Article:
Huge waves welcome the return of the Super Bowl of Surfing in Hawaii after seven years

American surfer Eli Olsen rides a wave as Hawaiian surfer Jake Maki gets wrecked (AFP via Getty Images)

American surfer Eli Olsen rides a wave as Hawaiian surfer Jake Maki gets wrecked (AFP via Getty Images)

One of the world’s most prestigious surfing competitions returned to Hawaii this weekend for the first time in seven years.

The competition, in which female surfers competed alongside men for the first time, was greeted with high waves and a giant wave.

The Eddie Aikau Big Wave Invitational – also known as The Eddie – is a one-day competition held on Waimea Bay on Oahu’s north coast only when the waves are consistently big enough during the winter big wave surfing season from mid-December to mid-March.

Wind, tides and wave direction also need to be right.

“Big enough” means 20 feet (6 meters) measured in Hawaii. This corresponds to about 40 feet (12 meters) measured by methods used in the rest of the United States. Prior to this year, conditions had adjusted to only being held nine times since the first competition in 1984.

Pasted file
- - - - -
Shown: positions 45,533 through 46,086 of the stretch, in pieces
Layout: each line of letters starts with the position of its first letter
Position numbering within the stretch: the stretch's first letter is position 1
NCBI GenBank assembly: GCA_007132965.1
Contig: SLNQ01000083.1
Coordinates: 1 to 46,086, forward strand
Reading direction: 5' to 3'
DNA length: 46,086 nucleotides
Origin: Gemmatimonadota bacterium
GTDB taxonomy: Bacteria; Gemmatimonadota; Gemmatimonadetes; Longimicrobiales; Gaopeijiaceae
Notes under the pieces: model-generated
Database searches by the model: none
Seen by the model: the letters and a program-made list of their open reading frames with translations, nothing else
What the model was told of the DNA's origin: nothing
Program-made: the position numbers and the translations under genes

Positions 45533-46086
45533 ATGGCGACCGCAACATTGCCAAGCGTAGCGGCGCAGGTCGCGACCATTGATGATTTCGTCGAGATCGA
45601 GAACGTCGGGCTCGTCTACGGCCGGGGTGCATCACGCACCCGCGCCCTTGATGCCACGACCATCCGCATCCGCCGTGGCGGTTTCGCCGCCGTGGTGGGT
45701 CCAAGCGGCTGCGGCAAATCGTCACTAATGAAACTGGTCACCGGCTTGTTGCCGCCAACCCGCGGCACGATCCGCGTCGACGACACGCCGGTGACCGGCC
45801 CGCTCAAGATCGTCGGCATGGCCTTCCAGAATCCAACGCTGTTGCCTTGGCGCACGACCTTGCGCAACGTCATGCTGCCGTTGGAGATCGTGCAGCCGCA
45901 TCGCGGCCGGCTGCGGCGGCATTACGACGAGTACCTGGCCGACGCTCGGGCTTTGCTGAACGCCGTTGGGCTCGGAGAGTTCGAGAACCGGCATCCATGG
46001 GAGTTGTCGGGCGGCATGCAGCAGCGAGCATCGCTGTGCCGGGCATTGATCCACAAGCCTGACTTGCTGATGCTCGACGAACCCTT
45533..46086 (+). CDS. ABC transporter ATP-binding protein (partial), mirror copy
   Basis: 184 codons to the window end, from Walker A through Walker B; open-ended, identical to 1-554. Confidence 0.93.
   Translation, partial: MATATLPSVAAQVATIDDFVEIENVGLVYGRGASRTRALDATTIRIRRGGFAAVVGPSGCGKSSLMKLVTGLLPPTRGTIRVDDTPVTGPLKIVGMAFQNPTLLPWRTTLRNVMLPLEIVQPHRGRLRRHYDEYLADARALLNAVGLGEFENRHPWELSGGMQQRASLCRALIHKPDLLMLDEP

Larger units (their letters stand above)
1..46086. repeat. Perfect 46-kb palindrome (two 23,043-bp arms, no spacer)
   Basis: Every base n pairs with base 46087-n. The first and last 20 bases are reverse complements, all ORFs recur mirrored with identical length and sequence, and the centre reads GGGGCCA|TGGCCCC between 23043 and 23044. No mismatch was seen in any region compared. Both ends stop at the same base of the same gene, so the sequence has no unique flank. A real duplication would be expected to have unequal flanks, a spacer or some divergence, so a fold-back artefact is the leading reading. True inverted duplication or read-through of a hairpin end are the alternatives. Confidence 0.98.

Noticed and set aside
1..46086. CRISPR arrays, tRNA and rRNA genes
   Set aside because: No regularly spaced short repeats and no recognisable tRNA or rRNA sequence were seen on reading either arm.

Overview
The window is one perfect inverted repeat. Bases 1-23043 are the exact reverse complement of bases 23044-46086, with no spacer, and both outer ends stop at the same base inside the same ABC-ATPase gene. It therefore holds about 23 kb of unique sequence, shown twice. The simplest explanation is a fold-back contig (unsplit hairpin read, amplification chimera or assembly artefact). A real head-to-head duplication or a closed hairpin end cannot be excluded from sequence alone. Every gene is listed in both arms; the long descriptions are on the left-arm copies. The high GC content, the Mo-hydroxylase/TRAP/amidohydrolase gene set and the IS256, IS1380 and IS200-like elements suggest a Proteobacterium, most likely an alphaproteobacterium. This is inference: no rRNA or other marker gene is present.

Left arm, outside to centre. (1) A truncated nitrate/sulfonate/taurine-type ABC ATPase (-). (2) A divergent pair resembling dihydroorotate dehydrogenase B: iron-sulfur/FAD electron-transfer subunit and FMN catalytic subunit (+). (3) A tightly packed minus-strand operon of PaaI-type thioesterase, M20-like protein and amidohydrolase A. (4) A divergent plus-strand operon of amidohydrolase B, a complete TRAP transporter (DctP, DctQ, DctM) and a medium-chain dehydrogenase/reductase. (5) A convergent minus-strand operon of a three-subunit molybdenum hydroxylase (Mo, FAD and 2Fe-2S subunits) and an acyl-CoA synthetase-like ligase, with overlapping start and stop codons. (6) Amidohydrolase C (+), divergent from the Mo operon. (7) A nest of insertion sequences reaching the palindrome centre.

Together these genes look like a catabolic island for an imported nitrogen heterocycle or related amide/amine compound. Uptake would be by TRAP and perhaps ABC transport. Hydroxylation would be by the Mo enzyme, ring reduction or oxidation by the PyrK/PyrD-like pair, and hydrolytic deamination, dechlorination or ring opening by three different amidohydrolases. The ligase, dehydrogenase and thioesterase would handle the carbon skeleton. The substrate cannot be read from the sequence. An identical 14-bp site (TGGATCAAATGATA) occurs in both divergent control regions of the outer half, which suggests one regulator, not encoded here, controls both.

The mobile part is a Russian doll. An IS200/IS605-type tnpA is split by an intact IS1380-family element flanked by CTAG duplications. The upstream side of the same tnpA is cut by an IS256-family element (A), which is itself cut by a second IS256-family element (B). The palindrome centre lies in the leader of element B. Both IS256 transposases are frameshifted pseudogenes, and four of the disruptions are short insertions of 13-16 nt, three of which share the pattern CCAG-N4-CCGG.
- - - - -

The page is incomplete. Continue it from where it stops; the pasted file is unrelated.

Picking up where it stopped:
Organizer Clyde Aikau said at a press conference on Friday that he expects waves to reach 25 to 30 feet (7.6 to nine meters) measured in Hawaii, or 50 to 60 feet (15 to 18 meters) nationally – and the conditions were met.

Justine Dupont, left, and Keala Kennelly on a big wave (AP)

Justine Dupont, left, and Keala Kennelly on a big wave (AP)

“We’ve mostly been looking at wave faces between 30 and 40 feet (and) the biggest waves of the day will be over 45 feet. Locally, they’ll call these 25-foot waves – and we’ve seen quite a few sets like that already,” Kevin Wallis, Director of Forecasting at Surfline.com, said over the phone Sunday morning.

“It’s amazing, it’s really cool to see it and it’s such a rare and prestigious event, and there’s definitely a lot of energy and a lot of hype,” he said.

There are big surfing events happening elsewhere in the world: Mavericks in California, Nazare in Portugal and Peahi on the Hawaiian island of Maui. But author Stuart Coleman says The Eddie stands out in how it honors Eddie Aikau, Hawaii’s legendary waterman, for his selflessness, courage and dedication.

“What makes this contest most special is that it celebrates a specific person who has truly transcended their time and where they lived,” said Coleman, who wrote “Eddie Would Go,” a biography Aikau.

This year, the organizers invited 40 competitors and 18 substitutes from all over the world, including Kelly Slater, who won a record 11 world titles in surfing. John John Florence, who hails from the North Shore and has won two back-to-back world titles, was also asked to join.

Among the women invited is Keala Kennelly from Kauai, a women’s champion in big wave surfing.

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